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Old Thu Oct 16, 2003, 09:46pm
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I was wondering if there is an "official" way that an umpire should keep track of his lineup card. I ask this because I recently visited the cactusump web sight that had a powerpoint presentation about lineup cards. Their proceedures were understandable but over the years I've come up with my own way of marking the card which is very clear to me. Is there an official way, taught at ASA or other clinics, to maintain a card or are we free to devise our own so long as we are true to the rules and proceedures of the game?
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Old Fri Oct 17, 2003, 03:28am
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I don't believe there is an official way, unless your local organization specifies one for you. I agree with you, the Power Point presentation was good, but the one that was shown to me, and which I have modified to suit my needs, is working fine.
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Old Fri Oct 17, 2003, 08:46am
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I agree. How one keeps a line-up card is pretty much a personal thing. We all have different ways of doing it, and little codes of our own that work for us.
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Old Fri Oct 17, 2003, 10:43am
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One of the college clinics I went to "suggested" that we use the method in the NCAA umpire manual. We were told that if we chose not to follow the "suggested" method, we'd have to be prepared to fully explain our method.

So, while there is no formally approved method for any of the sanctioning bodies - at least none that I know of - there may well be one that almost is mandatory.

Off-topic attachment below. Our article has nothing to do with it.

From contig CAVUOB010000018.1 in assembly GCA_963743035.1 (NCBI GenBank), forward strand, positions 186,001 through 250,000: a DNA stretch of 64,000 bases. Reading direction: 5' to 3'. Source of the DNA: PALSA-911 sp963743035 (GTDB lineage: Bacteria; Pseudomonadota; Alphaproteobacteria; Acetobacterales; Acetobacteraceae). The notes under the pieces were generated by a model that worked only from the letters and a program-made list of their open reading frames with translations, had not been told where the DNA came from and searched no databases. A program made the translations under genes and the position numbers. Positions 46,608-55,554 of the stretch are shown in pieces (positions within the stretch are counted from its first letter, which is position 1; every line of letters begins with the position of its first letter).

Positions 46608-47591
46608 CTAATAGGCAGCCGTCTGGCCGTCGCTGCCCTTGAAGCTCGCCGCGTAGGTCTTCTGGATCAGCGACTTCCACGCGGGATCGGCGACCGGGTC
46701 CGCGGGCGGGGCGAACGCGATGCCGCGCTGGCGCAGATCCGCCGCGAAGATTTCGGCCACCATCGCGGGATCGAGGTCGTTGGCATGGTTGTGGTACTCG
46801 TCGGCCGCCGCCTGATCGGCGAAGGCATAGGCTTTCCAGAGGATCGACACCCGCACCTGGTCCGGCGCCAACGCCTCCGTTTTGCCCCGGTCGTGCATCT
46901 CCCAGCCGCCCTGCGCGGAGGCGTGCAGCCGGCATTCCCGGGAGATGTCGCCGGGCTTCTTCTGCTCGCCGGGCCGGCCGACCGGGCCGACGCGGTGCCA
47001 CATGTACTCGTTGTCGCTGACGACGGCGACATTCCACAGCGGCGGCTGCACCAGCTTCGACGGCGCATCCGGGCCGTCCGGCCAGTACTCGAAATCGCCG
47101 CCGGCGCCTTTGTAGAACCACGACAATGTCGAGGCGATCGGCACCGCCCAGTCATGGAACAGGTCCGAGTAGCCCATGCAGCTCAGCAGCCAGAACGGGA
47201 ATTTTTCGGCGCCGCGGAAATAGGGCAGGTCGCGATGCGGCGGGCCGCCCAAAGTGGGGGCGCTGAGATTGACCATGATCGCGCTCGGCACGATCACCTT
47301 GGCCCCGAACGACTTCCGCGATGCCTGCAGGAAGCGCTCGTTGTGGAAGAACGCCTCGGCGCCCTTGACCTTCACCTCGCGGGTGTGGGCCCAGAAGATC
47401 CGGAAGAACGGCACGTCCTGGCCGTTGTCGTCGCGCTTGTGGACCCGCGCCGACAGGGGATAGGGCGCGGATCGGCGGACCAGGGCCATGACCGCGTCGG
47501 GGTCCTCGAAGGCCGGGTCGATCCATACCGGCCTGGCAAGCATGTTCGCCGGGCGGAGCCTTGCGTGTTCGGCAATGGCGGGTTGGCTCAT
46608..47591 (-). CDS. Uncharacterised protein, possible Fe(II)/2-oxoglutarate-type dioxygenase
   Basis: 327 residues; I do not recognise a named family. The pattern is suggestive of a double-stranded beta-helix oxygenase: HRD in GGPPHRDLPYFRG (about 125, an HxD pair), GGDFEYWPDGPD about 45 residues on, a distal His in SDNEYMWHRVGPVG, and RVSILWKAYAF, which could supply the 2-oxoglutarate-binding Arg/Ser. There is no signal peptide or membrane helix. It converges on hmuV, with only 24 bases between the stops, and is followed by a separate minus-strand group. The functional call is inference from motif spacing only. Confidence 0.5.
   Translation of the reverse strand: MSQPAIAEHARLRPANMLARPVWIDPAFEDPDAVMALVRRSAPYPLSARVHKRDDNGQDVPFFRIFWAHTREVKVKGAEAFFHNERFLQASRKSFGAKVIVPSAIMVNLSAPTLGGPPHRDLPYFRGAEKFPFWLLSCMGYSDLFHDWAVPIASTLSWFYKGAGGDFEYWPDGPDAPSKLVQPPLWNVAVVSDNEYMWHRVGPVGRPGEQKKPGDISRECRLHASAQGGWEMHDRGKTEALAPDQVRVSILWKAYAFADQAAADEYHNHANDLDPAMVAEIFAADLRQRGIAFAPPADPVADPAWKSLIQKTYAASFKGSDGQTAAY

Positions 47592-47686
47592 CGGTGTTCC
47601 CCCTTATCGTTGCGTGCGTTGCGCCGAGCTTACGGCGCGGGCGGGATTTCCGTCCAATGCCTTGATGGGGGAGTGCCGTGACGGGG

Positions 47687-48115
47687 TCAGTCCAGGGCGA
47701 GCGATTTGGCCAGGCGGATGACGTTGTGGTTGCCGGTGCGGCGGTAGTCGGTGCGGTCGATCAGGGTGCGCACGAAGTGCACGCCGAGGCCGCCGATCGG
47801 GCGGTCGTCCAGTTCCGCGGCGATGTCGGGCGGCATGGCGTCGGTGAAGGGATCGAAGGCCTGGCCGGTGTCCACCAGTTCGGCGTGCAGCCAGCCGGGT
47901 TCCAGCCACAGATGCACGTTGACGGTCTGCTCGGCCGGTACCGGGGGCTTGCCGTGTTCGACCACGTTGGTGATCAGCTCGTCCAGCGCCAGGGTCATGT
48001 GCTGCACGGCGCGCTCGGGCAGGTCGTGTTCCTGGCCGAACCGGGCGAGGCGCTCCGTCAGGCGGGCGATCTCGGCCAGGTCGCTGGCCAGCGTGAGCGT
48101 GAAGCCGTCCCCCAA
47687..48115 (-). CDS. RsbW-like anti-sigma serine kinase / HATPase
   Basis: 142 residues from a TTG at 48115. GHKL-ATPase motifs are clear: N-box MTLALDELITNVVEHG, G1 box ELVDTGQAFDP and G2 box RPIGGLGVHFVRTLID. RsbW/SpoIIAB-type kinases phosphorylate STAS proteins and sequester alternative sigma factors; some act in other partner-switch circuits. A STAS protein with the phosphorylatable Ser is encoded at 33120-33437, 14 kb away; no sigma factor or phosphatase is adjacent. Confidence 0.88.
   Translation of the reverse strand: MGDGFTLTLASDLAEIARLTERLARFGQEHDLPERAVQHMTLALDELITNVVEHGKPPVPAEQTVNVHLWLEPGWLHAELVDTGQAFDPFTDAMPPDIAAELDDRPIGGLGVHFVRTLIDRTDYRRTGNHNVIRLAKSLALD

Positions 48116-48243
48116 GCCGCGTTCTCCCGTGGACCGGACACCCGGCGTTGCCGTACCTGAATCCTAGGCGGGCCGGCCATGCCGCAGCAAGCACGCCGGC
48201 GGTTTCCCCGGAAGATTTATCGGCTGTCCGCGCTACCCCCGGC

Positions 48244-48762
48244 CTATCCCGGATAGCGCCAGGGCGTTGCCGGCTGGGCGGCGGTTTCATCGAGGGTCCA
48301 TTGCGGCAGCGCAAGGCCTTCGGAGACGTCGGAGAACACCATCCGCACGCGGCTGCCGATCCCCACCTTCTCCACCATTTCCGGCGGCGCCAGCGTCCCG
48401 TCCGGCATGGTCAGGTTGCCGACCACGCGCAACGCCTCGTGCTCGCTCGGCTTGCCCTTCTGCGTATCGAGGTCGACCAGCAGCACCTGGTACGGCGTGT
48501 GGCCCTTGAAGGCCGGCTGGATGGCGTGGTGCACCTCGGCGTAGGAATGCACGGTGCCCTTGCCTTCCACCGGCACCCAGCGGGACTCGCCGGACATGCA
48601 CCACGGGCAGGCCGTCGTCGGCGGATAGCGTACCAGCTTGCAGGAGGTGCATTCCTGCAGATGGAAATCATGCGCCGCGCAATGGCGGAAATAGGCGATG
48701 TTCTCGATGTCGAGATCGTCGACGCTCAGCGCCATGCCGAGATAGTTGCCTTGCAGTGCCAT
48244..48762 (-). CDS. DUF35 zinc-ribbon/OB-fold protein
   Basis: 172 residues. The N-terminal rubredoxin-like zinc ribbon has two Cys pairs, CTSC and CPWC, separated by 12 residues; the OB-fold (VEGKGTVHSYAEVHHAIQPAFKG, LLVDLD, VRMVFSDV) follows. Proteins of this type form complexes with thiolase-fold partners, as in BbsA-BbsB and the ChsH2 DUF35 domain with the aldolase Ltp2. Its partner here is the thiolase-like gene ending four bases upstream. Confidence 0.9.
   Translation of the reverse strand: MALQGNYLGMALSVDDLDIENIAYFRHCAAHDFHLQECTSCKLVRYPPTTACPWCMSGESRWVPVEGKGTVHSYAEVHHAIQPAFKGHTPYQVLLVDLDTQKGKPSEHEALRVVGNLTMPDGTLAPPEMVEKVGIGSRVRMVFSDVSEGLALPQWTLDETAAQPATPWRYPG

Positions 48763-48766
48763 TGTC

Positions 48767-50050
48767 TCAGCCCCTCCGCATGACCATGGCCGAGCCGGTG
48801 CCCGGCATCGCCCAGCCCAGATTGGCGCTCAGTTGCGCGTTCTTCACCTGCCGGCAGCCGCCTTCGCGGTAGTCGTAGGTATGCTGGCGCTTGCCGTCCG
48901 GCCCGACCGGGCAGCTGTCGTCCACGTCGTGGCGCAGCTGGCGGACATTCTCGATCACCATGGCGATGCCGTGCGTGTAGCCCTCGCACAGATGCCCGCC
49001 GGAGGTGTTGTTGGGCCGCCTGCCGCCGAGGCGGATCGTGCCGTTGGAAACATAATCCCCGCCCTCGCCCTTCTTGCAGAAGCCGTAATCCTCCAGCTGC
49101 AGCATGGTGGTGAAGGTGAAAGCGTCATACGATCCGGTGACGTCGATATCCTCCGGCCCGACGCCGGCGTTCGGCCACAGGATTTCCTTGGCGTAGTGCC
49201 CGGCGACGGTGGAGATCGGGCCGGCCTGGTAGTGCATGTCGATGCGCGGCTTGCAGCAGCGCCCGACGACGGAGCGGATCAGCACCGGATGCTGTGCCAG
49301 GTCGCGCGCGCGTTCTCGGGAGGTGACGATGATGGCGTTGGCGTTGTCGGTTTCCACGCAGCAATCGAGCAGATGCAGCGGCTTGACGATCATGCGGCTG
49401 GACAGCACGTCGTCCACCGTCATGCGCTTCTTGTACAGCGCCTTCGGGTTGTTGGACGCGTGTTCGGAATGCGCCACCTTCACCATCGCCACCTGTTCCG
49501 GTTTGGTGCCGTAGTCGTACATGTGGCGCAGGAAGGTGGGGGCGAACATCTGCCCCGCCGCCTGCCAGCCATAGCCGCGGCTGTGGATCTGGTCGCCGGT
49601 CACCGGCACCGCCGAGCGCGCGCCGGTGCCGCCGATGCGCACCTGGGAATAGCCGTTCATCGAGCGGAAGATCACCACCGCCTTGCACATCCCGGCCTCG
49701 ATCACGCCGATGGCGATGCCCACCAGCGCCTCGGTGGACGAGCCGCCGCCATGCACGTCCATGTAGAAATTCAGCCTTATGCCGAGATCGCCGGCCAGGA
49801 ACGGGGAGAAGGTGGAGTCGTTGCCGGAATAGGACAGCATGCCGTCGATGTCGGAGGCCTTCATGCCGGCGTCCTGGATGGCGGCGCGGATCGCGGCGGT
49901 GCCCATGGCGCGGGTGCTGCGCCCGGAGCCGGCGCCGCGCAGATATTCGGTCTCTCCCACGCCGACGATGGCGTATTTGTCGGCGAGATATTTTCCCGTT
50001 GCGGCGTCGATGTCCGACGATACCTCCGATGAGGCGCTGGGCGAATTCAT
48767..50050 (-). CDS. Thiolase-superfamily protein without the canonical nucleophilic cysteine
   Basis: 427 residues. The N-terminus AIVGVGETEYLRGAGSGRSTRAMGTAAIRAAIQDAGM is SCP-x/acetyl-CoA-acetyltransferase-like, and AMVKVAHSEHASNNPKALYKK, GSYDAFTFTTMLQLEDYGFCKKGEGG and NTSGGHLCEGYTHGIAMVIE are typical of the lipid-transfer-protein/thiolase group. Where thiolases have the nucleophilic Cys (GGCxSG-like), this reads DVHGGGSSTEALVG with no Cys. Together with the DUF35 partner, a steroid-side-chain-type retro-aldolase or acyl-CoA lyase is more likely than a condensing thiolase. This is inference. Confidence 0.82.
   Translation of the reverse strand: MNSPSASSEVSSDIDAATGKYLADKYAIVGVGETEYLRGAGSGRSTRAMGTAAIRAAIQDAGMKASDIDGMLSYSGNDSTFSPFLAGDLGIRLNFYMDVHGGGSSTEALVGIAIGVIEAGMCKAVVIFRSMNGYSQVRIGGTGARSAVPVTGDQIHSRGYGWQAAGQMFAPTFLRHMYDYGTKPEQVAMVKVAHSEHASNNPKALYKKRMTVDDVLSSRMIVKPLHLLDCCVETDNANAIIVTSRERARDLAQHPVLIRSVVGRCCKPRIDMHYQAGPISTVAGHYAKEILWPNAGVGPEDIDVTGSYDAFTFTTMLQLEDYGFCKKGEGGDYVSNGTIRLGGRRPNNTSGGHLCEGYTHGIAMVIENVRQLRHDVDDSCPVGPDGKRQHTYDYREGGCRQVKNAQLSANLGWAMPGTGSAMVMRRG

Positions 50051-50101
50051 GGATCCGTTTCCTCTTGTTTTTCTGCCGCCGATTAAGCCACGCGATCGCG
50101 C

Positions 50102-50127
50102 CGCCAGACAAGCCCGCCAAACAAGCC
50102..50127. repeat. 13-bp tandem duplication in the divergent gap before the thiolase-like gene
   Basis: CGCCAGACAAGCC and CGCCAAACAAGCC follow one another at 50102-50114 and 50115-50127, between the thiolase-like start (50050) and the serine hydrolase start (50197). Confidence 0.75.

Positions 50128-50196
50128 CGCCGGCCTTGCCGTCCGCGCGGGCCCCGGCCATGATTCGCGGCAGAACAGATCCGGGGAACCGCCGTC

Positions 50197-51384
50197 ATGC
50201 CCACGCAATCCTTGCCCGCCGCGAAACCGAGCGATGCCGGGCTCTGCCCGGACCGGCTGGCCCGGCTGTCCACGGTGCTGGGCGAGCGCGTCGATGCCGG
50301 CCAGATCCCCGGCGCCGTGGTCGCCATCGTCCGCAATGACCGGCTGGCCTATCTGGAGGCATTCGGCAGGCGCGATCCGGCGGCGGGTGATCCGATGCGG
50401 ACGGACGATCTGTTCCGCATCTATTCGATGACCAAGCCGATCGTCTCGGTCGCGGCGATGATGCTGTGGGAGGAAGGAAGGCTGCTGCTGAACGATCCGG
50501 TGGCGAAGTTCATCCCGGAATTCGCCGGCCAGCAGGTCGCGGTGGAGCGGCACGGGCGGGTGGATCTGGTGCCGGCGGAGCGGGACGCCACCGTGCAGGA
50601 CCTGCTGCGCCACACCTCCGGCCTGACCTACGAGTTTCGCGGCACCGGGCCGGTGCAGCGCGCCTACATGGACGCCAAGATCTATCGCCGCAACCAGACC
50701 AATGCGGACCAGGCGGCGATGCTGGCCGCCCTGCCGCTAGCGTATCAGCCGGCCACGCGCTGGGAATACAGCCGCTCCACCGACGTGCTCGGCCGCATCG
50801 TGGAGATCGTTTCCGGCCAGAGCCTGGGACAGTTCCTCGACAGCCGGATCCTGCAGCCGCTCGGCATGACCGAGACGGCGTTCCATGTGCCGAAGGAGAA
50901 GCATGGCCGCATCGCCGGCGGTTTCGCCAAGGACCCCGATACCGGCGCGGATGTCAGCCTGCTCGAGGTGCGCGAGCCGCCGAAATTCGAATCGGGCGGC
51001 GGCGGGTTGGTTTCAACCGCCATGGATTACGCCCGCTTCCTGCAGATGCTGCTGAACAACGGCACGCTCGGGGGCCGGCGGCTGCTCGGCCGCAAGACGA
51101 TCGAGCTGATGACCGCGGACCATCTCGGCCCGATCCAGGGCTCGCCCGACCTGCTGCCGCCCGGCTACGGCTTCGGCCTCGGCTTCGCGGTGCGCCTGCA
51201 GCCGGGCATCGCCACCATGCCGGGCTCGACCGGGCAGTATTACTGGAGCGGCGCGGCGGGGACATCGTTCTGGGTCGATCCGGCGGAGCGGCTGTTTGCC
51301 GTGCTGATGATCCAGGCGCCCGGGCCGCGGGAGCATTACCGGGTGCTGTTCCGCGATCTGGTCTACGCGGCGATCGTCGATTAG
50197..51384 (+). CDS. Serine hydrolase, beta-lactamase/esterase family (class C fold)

That was a D1 clinic, the D2 clinics teach that method also, but there hasn't been any strong suggestion - one way or another - in the past.

I am of the opinion that the simpler the system, and the less writing we have to do - the better.

Steve M
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Old Fri Oct 17, 2003, 11:11am
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It looks like we all agree that there is no "official" way to keep a lineup card. Two points to consider however:

1. If another umpire needs to finish your game at a later date becuase of weather, power outage, etc., it is helpful to have the original lineup card to use.

2. If a game is protested and the lineup card needs to be consulted to resolve the protest, it should be easy to follow by another party besides the umpire.

I am a member of Cactus Umpires and have been fortunate enough to be in the class that Emily presented the lineup card method. I use a variation of it that I like.

Go with what works for you, but make sure others can follow if necessary.
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Old Fri Oct 17, 2003, 01:35pm
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Goody point Andy. As stated I am sure we all have
our own little ways of maintaining the line sheets.

glen
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Old Fri Oct 17, 2003, 05:39pm
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Andy,
I agree with Glen, that's a very good point. I've been in clinics with Emily and am probably going to change to the method she's taught. I've been using what I'll call an "A B C' method that I learned while doing the BB game. It's almost as simple, but not quite.

Now, perhaps this should be another topic, but I'll start it here. In the event of a suspended game, how do we all go about getting the lineup cards to the "replacement" umps when we can't get to the makeup? Locally, with ASA, we don't worry about it - our local commissioner not only doesn't think any umpire wants to work a national, he doesn't see any reason at all for anyone ever using a lineup card. In my case, with college, I scan the cards in to my pc as jpeg files and email them to the assignor. With high school ball, we've been instructed to hand them to the home coach.... I've never had or heard of a problem with this, but certainly see the potential.

What do your areas do?

Steve M
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Old Sat Oct 18, 2003, 01:10pm
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I know for a Fact the Emily has put alot of time and effort into this system. Once you get the hang of it, it is really easy to use AND maintain. At the upper levels it is important that everybody(Umpires and Coaches) is on the same page.

I have D1 Coaches that watch me make changes on the line-up card to make sure mine matches theirs. If I use the "Accepted" system, then that removes one more item that the coaches can complain about.
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